Trauma is clearly a health-related concept; it is directly linked with physical and psychological pathologies, one of the most significant being Post-Traumatic Stress Disorder. However, trauma is also a social, cultural, moral and political concept. After all, society has always debated the merits of allowing suffering people to ‘freely’ express themselves. The idea of collective trauma highlights how cataclysmic events such as a tsunami or massacre can destroy the basic fabric of a society. In doing so, these traumatic events transmit into a collective memory leading to a shared system of meaning that affords the surviving community to redefine who they are; in other words, collective trauma is fundamentally about a crisis of meaning. While the shared system of meaning allows survivors to identify with and adapt as a group, these meanings also hint at existential crisis and propels survivors to search for alternative meanings, especially given that traumatic events such as sudden death and rape lack meaning within established socio-moral frameworks.
Collective trauma and the resulting collective memories are linked with intergenerational trauma, which notes how trauma experienced in one generation affects the well-being of the descendants of future generations. There is robust literature explaining the intergenerational effects of traumatic events including armed conflict, massacres and various kinds of interpersonal abuses and also the mechanisms such as parenting and family interaction styles through which trauma transmits across generations (E.g., Bezo and Maggi 2015; Han 2005; Sangalang and Vang 2017).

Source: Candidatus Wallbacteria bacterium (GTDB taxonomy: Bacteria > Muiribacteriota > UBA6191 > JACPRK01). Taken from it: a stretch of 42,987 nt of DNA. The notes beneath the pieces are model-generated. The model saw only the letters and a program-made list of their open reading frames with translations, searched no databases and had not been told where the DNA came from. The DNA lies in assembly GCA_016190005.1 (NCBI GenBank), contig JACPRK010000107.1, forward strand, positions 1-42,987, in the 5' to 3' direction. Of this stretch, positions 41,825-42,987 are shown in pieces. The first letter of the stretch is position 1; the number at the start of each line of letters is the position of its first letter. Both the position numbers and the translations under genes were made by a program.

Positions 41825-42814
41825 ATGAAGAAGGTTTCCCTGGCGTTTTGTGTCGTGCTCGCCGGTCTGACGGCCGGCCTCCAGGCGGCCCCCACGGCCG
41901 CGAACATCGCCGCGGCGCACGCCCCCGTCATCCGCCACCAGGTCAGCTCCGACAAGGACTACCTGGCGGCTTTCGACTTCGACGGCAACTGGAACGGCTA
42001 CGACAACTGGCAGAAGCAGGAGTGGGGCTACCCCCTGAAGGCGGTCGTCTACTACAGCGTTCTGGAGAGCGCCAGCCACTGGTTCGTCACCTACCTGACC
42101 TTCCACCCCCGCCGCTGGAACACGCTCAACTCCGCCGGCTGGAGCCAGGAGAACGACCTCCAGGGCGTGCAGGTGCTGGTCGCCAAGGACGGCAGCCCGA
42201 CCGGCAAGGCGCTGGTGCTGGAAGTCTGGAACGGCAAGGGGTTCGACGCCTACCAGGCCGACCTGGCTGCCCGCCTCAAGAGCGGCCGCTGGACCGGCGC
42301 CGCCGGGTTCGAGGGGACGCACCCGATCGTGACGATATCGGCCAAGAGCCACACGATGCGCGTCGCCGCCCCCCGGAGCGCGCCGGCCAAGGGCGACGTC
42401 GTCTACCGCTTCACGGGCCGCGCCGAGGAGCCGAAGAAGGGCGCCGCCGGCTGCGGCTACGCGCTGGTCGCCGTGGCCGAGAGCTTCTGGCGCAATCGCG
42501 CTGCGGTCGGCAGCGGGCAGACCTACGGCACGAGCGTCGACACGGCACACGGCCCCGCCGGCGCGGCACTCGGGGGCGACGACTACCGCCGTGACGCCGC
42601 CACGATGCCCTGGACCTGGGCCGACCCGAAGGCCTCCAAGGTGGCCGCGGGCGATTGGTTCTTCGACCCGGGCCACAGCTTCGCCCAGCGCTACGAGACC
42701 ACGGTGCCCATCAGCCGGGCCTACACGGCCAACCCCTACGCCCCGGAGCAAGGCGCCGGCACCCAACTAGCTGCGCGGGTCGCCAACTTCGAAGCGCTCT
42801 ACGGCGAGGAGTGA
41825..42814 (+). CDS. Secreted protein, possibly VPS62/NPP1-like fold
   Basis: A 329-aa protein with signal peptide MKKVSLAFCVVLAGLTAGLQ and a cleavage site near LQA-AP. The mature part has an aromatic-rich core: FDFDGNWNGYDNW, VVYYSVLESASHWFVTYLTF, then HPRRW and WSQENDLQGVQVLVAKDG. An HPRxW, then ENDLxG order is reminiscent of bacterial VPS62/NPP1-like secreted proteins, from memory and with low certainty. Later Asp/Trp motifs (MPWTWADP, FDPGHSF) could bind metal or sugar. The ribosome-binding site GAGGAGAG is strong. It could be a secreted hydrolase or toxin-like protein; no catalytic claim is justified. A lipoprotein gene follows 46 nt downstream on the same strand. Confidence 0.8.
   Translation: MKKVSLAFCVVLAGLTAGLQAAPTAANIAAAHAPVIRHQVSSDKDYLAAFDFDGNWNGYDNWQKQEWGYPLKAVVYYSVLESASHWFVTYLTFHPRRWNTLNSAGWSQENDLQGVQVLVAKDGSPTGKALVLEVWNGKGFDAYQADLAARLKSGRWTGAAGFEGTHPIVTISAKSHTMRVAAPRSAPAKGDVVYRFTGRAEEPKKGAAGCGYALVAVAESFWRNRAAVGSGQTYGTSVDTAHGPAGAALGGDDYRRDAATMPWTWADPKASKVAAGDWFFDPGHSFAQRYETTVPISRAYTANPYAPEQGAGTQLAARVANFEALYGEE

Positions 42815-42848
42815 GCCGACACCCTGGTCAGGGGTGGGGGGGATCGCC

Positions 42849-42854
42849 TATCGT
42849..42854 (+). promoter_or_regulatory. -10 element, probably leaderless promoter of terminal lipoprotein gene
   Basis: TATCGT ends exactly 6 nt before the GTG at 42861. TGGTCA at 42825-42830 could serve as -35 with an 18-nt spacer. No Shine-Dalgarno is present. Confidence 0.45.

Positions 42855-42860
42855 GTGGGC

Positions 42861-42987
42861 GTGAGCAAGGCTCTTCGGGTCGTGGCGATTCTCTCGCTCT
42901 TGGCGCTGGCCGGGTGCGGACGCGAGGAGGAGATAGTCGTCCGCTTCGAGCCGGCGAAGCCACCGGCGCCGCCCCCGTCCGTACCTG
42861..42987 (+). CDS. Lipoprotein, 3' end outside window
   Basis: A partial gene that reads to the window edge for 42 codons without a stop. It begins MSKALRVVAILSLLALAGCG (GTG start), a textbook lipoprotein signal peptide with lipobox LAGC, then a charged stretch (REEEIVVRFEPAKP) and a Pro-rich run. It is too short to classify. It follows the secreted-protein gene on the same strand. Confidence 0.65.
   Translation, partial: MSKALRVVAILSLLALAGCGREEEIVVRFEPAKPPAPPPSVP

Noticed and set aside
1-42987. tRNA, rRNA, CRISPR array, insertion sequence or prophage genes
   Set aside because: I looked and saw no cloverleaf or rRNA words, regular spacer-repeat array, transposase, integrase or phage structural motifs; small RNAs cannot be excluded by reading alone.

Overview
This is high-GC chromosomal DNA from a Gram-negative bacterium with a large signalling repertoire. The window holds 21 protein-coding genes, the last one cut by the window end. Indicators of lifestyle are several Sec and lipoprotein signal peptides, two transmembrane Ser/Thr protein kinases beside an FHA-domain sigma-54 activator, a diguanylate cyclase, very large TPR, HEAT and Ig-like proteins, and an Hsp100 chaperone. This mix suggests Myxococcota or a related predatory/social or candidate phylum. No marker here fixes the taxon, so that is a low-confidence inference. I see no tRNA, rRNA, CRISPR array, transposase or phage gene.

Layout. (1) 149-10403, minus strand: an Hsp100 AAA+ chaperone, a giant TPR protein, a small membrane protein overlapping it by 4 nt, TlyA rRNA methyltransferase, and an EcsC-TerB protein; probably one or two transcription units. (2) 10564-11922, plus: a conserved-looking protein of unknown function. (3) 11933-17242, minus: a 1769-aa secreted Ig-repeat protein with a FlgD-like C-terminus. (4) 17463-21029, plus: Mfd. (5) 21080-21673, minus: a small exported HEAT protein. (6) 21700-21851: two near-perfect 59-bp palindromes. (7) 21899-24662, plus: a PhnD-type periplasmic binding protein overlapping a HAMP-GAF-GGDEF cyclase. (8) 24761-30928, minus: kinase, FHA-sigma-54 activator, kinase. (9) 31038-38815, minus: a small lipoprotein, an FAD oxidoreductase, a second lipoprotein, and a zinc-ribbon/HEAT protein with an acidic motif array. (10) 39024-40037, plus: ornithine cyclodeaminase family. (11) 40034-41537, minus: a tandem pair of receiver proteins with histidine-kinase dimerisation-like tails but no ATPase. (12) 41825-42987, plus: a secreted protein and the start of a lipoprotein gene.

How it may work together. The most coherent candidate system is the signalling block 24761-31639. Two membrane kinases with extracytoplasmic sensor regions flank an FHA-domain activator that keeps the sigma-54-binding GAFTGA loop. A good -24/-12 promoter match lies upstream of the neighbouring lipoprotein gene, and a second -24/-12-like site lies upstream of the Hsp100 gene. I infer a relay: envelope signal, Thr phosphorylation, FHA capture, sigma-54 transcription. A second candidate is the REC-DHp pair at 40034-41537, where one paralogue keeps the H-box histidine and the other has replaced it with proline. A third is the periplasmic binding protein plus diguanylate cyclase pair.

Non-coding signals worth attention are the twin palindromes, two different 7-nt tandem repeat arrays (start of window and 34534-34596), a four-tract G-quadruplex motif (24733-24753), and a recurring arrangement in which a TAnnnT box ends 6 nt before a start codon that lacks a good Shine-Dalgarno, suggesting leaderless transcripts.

Whether it is individual, family or community trauma, present or past trauma or intergenerational trauma, the concept of trauma can be used/abused by many parties for many purposes. Given this complexity, one can even argue that the concept and experience of trauma are both disabling and enabling, based on who defines whose trauma.
‘Trauma’ is the Greek word for wound, and hence, was initially used to refer to a physical injury caused by an extrinsic agent. Nowadays, however, it is also used to refer to emotional wounds. Those psychiatrists and clinical psychologists who adhere to the medical model understand trauma as a disordered psychic and/or behavioral state that is caused by severe emotional or physical stress. Both the 11th edition of the International Classification of Diseases (i.e., ICD-11), published by the World Health Organization and 5th edition of Diagnostic and Statistical Manual of Mental Disorders (i.e., DSM-V), published by American Psychiatric Association, follow such a pathological model and categorizes several trauma related disorders. These classifications present a list of symptoms (e.g., consistent patterns of emotional withdrawal, social and emotional disturbances, impulsivity, nightmares, dissociative reactions, etc.) for each of the many disorders which help in forming a diagnosis.